Characteristics of Agile Project Planning

Before you set out to plan your agile projects, you must understand some core characteristics of agile project planning.

1. Involves Working in Short Sprints

Taking on a large project from start to finish is biting off more than you can chew. If your projects are large, complex, and demand continuous changes, it’s best to execute them in small chunks.

So a sprint agile project plan consists of dividing the entire project into shorter sprints of one to three weeks. Each sprint aims to release a specific feature of a product. Tasks are created and assigned to team members. The team works on the deliverable and sends it to the end user for feedback.

2. Thrives on Customer Satisfaction

An agile project thrives on customer satisfaction. And this is possible with continuous adaptability and flexibility to changes.

For this, agile teams deliver the product in short sprints, seeking feedback from key clients and stakeholders. Once feedback is received, agile teams act on it and refine their product as per the client expectations.

3. Driven with Collaboration

Agile project management is impossible without seamless team collaboration. Thus, it’s important to provide a system where team members can connect instantly to discuss tasks.

Using a good project management tool comes in handy to coordinate team efforts and provide a single source of truth. Most tools offer impressive features like task comments and file sharing. These allow team members and stakeholders to exchange files on the go and exchange feedback effortlessly.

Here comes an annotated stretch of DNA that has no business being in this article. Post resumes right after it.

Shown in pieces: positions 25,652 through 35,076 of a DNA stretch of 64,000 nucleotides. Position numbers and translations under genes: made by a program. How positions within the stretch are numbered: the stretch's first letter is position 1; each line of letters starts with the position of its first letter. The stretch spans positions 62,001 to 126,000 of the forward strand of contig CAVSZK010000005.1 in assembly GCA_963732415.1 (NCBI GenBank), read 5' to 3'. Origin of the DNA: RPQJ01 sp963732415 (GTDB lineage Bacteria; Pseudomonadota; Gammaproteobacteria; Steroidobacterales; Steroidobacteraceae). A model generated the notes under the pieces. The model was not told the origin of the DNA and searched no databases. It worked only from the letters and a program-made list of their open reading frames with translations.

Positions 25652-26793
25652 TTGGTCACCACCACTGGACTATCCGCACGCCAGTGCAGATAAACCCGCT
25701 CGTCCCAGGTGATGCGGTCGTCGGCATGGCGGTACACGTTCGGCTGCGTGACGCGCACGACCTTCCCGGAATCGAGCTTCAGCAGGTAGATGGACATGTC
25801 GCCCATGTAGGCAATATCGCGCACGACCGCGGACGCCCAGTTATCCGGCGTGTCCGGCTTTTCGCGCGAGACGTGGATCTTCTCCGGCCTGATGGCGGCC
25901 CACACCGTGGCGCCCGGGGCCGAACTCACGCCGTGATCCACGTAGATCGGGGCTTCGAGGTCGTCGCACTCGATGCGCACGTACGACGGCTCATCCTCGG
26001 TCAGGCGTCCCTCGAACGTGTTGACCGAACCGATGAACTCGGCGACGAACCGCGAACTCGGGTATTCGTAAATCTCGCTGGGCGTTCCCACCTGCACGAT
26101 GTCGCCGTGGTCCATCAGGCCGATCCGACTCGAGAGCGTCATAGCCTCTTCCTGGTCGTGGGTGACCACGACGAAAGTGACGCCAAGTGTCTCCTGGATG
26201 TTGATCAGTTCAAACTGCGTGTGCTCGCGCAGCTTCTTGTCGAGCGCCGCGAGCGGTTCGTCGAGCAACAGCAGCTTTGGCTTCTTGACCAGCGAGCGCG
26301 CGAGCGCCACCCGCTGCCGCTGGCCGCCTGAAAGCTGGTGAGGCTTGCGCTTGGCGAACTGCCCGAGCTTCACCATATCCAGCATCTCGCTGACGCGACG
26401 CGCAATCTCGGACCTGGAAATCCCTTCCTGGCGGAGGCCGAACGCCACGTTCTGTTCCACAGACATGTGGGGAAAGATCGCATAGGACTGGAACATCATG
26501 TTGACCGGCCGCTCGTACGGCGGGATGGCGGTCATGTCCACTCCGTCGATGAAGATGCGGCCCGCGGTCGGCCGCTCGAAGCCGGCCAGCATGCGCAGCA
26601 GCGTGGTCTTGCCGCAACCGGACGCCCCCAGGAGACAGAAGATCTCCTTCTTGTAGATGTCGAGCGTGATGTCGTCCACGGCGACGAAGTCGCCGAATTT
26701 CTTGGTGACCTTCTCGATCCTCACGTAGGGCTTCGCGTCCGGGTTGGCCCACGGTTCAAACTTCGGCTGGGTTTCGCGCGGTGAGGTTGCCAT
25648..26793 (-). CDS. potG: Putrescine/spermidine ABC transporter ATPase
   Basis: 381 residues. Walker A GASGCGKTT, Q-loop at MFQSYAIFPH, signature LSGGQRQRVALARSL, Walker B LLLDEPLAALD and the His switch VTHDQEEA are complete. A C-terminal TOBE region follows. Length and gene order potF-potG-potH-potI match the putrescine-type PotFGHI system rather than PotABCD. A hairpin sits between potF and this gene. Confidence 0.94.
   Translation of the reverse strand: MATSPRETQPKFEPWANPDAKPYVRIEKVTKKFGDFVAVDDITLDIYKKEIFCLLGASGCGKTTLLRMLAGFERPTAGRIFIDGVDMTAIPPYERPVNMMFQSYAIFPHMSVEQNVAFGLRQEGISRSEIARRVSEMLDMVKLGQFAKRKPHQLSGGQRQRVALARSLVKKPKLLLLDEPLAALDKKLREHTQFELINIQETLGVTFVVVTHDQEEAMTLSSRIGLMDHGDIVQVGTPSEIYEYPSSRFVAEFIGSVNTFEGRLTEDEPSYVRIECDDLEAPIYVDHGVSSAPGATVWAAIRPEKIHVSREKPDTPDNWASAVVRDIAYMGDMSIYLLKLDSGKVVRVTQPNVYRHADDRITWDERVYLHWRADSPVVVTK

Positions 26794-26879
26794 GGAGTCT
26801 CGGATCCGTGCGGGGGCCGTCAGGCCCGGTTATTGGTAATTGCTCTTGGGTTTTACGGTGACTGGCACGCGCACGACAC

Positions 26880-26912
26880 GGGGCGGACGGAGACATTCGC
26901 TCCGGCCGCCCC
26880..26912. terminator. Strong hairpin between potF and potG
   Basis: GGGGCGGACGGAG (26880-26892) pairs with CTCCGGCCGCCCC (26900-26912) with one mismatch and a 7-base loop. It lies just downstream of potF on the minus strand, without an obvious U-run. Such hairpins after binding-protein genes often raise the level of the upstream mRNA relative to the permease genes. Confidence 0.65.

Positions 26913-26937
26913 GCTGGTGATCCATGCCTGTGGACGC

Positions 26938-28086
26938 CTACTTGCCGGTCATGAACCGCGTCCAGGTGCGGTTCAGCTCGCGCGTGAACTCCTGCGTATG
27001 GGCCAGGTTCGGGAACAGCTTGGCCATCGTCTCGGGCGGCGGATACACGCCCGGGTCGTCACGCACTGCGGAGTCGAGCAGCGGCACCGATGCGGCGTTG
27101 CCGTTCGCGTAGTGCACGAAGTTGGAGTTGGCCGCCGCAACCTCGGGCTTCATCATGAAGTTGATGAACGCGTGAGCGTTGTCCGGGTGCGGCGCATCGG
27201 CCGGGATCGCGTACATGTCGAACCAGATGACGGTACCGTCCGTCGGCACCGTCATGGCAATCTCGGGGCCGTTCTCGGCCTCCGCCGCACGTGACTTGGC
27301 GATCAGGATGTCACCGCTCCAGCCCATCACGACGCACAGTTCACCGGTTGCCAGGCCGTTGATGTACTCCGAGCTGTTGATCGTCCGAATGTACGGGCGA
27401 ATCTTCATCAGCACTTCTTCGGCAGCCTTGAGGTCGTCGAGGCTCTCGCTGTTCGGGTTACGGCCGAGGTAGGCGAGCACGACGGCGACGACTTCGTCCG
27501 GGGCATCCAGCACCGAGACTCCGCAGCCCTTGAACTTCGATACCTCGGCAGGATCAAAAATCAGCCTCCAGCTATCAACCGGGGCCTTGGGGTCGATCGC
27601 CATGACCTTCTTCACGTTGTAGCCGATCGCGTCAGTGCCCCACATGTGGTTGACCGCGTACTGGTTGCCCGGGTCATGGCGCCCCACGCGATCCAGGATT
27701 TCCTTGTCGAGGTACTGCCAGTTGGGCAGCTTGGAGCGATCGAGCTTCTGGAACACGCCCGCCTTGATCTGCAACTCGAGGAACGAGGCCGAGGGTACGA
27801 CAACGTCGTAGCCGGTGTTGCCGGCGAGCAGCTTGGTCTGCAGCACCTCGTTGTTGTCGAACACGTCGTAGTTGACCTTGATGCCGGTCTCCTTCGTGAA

4. Stands on Real-Time Transparency

Project execution in short sprints ensures that you never lose track of detail. So whether it’s identifying which team members are responsible for which tasks or checking in on priority tasks, you can do it all with agile project management. Also, the process allows you to preempt unnecessary expenses by ensuring better resource utilization right from the start.

5. Frequent Testing

Agile teams engage in frequent testing for rapid deployment of solutions. Unlike traditional project management where a product is sent for testing only at the end, agile planning ensures that each deliverable is sent for testing after every sprint.

This way, they get useful feedback after every sprint which they can incorporate into their next sprint. This way, projects get delivered as expected, minimizing wastage of time, effort, and resources.

6. Improved Final Product Quality

In agile project execution, work is carried out in smaller chunks. Team members are aware of what deliverables they have to accomplish immediately. This helps establish an increased sense of accountability which can catapult your team’s productivity to the next level. And this further contributes to a better quality of work.

Also, since deliverables are sent for approval after every sprint, it is easier to shape the product that is both relevant and effective, ensuring optimum project quality throughout.